There is undoubtedly greater hope than ever before in the world of DMD. More funding is going into research than every before, and yet, with all of the research that is going on, clinical trials have yet to demonstrate convincing efficacy to the necessary regulatory agencies. Unfortunately, the plural of anecdote is not data, but stories, like that of Billy Ellsworth, suggest that the drugs work, and a cure is right in front of us.
Today, Biomarin, the producer of drisapersen, is going before the FDA to seek approval of their drug to be distributed to individuals with the appropriate genetic mutation.
Just recently, the Washington post eloquently highlighted the hope that our DMD family shares as we continue to fight this disease. The article (and associated video) are certainly worth a quick glance.
A few years ago, I was asked by one of my best friends, Lt. Nicholas Perry, MD, if I'd like to run a marathon with him. He was going to be visiting his significant other's family in Orlando right around the time that the Disney Marathon took place. Being one to not back down from challenges / letting my stubborn pride get the best of me, I agreed to the challenge. Prior to this, I had run a few 5k's, but nothing more than a few miles at a time. With a bit of support from friends and family, a dedicated training plan, and strict diet, I was able to finish the full 26.2 miles.
I didn't know if I'd continue running or not after the marathon (and in full disclosure, haven't done another marathon since). I haven't been able to escape running though, be it through a short few miles at a time, or half marathons, I still find myself going back to running whenever I get the chance.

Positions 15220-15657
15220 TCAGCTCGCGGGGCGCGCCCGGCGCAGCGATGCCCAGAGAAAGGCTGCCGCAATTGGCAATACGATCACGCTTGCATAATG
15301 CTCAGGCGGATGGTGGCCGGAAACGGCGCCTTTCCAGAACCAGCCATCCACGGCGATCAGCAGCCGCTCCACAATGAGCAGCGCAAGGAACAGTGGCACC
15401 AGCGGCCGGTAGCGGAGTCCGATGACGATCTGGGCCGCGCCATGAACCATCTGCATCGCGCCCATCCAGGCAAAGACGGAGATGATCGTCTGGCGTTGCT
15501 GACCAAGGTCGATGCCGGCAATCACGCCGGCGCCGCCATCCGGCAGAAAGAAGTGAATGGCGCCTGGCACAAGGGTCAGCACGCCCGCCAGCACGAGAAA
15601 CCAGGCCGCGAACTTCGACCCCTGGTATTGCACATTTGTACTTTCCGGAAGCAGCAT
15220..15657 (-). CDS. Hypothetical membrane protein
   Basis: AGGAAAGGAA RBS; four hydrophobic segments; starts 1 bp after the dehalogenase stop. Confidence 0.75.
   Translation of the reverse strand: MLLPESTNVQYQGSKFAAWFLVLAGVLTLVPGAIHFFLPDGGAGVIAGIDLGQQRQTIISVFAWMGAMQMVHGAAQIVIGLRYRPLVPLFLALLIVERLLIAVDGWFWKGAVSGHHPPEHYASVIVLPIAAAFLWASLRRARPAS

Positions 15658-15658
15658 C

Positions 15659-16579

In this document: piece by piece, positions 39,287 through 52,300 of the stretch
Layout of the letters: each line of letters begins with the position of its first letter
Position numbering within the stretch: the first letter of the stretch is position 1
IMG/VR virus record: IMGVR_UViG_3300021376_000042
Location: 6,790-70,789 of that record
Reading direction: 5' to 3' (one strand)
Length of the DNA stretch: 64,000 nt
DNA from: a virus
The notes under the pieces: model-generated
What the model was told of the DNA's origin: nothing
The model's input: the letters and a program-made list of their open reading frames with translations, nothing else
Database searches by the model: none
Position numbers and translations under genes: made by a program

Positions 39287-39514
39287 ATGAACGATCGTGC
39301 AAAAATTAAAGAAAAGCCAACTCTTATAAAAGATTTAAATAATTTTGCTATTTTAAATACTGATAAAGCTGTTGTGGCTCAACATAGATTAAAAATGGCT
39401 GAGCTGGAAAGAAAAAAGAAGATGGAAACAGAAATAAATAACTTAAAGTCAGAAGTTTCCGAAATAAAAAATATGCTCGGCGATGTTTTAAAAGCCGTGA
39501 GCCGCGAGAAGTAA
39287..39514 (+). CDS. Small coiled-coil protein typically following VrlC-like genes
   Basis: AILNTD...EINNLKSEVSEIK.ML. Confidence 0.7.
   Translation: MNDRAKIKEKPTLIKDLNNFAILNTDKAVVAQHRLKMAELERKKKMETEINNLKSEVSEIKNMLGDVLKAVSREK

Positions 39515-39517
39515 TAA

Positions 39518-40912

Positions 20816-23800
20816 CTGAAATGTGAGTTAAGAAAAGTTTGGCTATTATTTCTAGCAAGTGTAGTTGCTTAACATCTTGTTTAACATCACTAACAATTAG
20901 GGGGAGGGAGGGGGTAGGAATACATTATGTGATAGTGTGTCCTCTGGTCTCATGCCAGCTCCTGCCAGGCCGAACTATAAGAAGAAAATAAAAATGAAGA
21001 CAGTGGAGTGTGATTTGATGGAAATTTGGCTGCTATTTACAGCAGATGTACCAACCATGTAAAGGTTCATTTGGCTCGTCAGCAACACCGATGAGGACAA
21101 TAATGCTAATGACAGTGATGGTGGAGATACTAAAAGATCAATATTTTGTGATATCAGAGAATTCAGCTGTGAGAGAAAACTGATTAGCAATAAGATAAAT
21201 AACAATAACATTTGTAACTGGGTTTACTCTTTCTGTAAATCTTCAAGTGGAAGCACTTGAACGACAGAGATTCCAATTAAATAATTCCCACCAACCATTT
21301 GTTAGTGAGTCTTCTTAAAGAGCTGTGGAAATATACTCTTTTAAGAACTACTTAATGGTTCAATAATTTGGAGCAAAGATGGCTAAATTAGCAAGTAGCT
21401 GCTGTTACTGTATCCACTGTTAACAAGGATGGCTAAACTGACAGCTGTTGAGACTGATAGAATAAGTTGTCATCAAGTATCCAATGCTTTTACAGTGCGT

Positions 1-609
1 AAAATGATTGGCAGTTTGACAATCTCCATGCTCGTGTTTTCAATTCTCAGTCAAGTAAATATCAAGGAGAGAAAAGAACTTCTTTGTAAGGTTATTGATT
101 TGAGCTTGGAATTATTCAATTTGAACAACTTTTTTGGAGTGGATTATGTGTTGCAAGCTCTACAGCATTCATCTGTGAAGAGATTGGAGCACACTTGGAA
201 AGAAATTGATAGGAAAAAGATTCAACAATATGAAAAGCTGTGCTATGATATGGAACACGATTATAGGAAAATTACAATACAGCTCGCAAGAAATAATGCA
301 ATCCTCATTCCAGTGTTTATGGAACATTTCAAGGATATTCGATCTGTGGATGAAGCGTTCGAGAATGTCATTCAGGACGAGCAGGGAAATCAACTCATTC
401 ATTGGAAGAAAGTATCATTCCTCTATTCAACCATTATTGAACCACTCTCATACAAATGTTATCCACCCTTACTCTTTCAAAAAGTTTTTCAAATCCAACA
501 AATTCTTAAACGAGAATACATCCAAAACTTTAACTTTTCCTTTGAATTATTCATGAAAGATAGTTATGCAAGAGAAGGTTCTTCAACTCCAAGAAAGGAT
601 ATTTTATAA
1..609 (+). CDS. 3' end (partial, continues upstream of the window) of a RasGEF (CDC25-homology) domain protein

Why do I run? I ask myself that all of the time. There's no single reason for why I run, but here's a few thoughts that spring to mind:
If there's anything this PhD (and entirety of school) has taught me, it's that life is a journey, and just like going for a long jog, the experiences along the way are more worthwhile than crossing the finish line.
Recently, the other grad students in the lab went to the Myology Course at Nationwide Children's Hospital in Columbus, Ohio, leaving me as the only student remaining in the lab. I tried to make the most of it by decorating our office with bubble wrap, police tape, and a number of small oddities, personalized for each student. The capstone was rigging an airhorn to several friends' chairs, as you can see below in the videos.
It's important to at least try to have a little bit of fun during this grind of a PhD!
Just a few weeks ago (sorry for the delayed post), we held our annual autumn fall retreat. The purpose of this retreat is severalfold: A) to introduce the new scholars to our program and everyone else, B) learn about the breadth of research that our scholars are investigating, and C) build a sense of camaraderie and family amongst our program, from faculty to students. We held the retreat at the President's House (at my suggestion, if I may), on a lovely blue skied fall Saturday (of course, during a weekend that UF was not playing football). From the most basic benchtop discoveries to investigations on drug reform in Malaysia, our scholars covered a diverse range of topics during the day.
I'm a current MD-PhD candidate, working hard to help treat and manage muscular dystrophies